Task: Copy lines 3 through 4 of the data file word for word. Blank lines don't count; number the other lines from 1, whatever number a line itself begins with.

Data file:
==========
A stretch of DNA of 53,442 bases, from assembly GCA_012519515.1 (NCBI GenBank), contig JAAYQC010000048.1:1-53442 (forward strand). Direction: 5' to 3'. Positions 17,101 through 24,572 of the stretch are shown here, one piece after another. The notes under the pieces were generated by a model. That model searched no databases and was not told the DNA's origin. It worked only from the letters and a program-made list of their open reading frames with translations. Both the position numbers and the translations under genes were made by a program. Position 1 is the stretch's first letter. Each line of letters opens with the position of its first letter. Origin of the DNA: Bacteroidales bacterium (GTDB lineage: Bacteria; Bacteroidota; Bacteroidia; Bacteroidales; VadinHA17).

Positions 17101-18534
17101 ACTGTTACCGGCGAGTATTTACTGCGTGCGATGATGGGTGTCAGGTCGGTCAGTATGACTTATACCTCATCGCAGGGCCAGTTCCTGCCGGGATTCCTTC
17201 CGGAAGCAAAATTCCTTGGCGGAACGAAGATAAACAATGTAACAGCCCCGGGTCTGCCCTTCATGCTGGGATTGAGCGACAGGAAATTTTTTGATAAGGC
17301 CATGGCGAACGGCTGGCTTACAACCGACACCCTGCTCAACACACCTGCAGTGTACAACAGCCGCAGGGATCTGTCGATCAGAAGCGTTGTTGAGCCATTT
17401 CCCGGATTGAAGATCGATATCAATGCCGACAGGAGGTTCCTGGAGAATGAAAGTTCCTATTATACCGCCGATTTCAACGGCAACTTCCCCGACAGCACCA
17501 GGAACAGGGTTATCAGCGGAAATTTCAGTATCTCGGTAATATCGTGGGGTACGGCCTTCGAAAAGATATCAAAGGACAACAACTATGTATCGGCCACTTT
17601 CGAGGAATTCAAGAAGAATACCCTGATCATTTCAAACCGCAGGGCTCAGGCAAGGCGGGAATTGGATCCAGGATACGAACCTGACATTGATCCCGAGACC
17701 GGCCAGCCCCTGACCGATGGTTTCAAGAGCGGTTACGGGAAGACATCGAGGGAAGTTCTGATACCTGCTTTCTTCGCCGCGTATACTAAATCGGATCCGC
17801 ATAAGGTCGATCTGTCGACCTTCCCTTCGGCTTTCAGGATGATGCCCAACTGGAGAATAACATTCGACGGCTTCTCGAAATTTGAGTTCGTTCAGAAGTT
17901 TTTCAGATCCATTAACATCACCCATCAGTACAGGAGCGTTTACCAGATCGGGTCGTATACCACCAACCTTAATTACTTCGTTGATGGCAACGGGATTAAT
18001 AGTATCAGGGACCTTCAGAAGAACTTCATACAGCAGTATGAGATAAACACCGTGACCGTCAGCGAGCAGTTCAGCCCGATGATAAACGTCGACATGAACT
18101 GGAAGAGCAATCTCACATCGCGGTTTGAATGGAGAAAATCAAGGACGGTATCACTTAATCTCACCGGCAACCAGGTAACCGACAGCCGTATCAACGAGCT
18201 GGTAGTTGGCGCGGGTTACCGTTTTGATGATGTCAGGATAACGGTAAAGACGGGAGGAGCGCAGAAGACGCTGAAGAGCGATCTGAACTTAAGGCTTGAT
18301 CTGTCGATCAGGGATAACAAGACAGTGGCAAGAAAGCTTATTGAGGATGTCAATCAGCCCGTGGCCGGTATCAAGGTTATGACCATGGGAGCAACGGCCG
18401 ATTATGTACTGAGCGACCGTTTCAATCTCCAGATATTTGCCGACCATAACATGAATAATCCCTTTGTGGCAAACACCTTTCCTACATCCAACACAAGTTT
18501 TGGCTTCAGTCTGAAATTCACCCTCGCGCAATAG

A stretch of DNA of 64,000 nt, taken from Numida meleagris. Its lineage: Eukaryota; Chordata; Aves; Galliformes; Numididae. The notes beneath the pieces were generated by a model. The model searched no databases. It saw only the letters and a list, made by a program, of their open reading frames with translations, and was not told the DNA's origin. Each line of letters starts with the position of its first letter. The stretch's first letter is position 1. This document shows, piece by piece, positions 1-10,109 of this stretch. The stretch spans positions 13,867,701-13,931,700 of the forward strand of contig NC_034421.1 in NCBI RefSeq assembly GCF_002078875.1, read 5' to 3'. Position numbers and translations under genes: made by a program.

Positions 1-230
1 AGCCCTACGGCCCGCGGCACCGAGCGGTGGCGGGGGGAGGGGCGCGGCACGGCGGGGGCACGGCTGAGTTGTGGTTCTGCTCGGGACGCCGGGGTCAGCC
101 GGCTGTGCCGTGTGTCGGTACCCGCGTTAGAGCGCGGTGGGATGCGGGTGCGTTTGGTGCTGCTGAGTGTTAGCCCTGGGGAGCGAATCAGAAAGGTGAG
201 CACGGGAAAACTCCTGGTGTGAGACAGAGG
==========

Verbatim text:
17101 ACTGTTACCGGCGAGTATTTACTGCGTGCGATGATGGGTGTCAGGTCGGTCAGTATGACTTATACCTCATCGCAGGGCCAGTTCCTGCCGGGATTCCTTC
17201 CGGAAGCAAAATTCCTTGGCGGAACGAAGATAAACAATGTAACAGCCCCGGGTCTGCCCTTCATGCTGGGATTGAGCGACAGGAAATTTTTTGATAAGGC